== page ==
bee network at i-KNOW
We’re really excited to be part of the i-KNOW this week, the 12th International Conference on Knowledge Management and Knowledge Technologies, taking place in Graz. Since the start of 2011 we’ve started working with both public and private sector clients on Knowledge Management and the implications across their organization - from onboarding and expert debriefing to ensuring that organisational lessons are learnt. Going much further than just IT tools, knowledge management protects the most valuable capital which an organization has.
As part of i-KNOW on Friday, Mike will be giving a presentation on the structured knowledge transfer in the acquisition of patents, under the theme ‘Knowledge Management and Patents’. We’ll make the presentation available to you after the event and I’m sure Mike will have a lot more to update you on next week!
When signage goes wrong
Last week Mike and I flew from the new ‘Skylink’ at Vienna airport - a very modern addition and one which will take some time getting used to after the tiny older airport. With the new checkin and gates has come new fonts and logos (questionably barrier free), as well as some digital art for the security queues. Photos of the new airport and their questionable choice of a scribble font in evidence - http://kurier.at/wirtschaft/4499539-skylink-wird-noch-optimiert.php
In a couple of Austrian papers there has been this quiz illustrating the bad signage used through the new airport building. Apologies for those of you who don’t speak German but, essentially, the ‘Wegweiser Quiz’ (Signage quiz) is asking you to guess to what / where the signs are directing you. My personal favourite is certainly number 2. A serious case of graphics going very wrong.
It isn’t the first time we’ve had to shake our heads in confusion over Vienna’s bizarre signage. Can you guess what this sign signifies?
We couldn’t either. But I guessed wrongly and it isn’t advertising a suitable space for suicide. It is, in fact, a sign businesses can place in their doorways/frontage to show that they are available for lost children to come in and get assistance (more information on this initiative, in German and Turkish only, on http://www.fuerdichda.at/).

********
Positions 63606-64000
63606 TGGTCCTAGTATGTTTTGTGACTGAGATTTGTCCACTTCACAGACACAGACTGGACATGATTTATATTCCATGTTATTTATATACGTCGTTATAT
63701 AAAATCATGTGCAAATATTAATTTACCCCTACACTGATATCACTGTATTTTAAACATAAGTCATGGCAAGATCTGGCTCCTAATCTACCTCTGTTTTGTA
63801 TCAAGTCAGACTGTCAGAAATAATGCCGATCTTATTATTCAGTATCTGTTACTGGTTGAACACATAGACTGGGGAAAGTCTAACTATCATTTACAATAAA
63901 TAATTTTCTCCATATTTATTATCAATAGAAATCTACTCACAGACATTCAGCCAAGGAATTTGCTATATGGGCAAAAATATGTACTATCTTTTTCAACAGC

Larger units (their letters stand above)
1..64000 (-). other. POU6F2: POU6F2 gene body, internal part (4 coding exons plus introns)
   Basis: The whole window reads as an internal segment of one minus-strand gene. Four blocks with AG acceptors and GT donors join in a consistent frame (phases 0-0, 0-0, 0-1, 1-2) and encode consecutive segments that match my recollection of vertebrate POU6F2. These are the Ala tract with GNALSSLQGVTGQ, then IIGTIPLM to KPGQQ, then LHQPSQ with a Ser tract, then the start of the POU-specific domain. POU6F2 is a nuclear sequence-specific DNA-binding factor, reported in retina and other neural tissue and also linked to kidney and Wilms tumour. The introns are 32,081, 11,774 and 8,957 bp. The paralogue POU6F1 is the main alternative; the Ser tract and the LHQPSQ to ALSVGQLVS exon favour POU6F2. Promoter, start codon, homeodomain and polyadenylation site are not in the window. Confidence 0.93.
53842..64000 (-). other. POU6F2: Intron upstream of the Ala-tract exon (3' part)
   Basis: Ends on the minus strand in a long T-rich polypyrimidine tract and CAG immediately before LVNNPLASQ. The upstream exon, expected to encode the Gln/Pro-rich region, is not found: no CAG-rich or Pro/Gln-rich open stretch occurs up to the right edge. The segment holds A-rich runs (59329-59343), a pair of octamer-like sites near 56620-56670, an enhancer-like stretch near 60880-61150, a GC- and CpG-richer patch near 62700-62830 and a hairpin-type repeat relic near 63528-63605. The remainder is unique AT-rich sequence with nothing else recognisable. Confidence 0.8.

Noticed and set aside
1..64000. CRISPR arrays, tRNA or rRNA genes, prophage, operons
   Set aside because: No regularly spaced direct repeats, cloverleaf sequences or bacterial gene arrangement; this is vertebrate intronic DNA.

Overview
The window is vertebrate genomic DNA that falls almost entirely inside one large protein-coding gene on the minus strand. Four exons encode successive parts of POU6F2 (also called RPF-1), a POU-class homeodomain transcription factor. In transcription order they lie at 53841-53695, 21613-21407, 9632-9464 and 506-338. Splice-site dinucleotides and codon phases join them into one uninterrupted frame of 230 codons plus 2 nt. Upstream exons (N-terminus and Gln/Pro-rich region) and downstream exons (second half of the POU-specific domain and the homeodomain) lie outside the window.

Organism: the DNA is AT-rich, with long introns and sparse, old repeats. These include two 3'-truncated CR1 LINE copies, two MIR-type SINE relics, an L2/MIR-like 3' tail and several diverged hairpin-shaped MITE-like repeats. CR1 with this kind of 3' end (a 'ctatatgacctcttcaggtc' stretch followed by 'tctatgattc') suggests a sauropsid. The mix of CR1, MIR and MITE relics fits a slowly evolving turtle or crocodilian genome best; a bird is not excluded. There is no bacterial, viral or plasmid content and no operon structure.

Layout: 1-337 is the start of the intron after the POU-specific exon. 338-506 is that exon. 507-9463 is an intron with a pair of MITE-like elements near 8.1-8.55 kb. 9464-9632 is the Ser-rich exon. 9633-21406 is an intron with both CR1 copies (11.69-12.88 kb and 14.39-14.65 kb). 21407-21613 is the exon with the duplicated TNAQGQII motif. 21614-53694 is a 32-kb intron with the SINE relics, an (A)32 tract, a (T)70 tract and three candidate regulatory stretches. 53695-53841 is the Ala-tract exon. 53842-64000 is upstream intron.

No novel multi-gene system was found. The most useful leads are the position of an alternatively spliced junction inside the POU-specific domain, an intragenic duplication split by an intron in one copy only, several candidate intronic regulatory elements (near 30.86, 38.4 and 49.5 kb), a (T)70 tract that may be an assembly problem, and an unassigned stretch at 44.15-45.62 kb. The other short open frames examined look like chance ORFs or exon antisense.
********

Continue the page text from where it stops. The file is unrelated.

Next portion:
New Facebook Timeline
We’ve switched our bee network page on Facebook to the timeline view - just in time for the deadline of 30 March!
We really wanted to integrate our profile picture into our cover picture but didn’t want to guess at sizes. Facebook’s help wasn’t that helpful - it gave us minimum sizes (e.g. Note: Your cover image has to be at least 720 pixels wide.) but not the exact dimensions, so we turned to Google to find other blogs to help.
Many sites told us the 851x314 pixel size for the cover page … but finding the profile picture sizing was harder. Jerome Turner has posted a useful tutorial on his blog.
After some trial and error David used 851x314 and 180x180 to create our image. We tried adding a shadow to the cover image for the box but this didn’t look great because there is no option to remove the white border from the profile picture, so in the final version we left it out.
David also found this http://www.trickedouttimeline.com/ which might be a quick and easy solution for some of you. (sh)
We’ve talked about how jargon can make external communication hard. Sometimes what can be thought of as jargon by one person is seen as an accepted term by others. And sometimes that ‘jargon’ is just a universally accepted term but unknown to an individual.
We sometimes can encounter certain difficulties in communication, especially when making recommendations to clients for an online communications strategy. It can happen too when a client understands a term in a different way. Recently, we reached an impasse with a client talking about embedding, especially for a video library. Our suggestion was a YouTube channel and to work on a template for their site – as we understood they wanted to embed videos from an external source into their webpages. They understood embedding as having the facility to upload videos directly into their CMS and use them on their site. A simple confusion but one which meant that we were talking to each other but not understanding one another. (note! we’ve now understood each other, smiled at the confusion and have implemented a solution our client’s happy with!)
I’ve gone through a number of glossaries and I think these are the best I’ve seen. Hopefully using these will ensure that there will be fewer confusions in the future and we’ve learnt that we have ensure we’re working off the same definitions in the future!
We haven’t found any of these to be quite what we need though. We do plan to add to the wiki and, maybe, write our own bee network glossary soon with a better user-interface! (sh)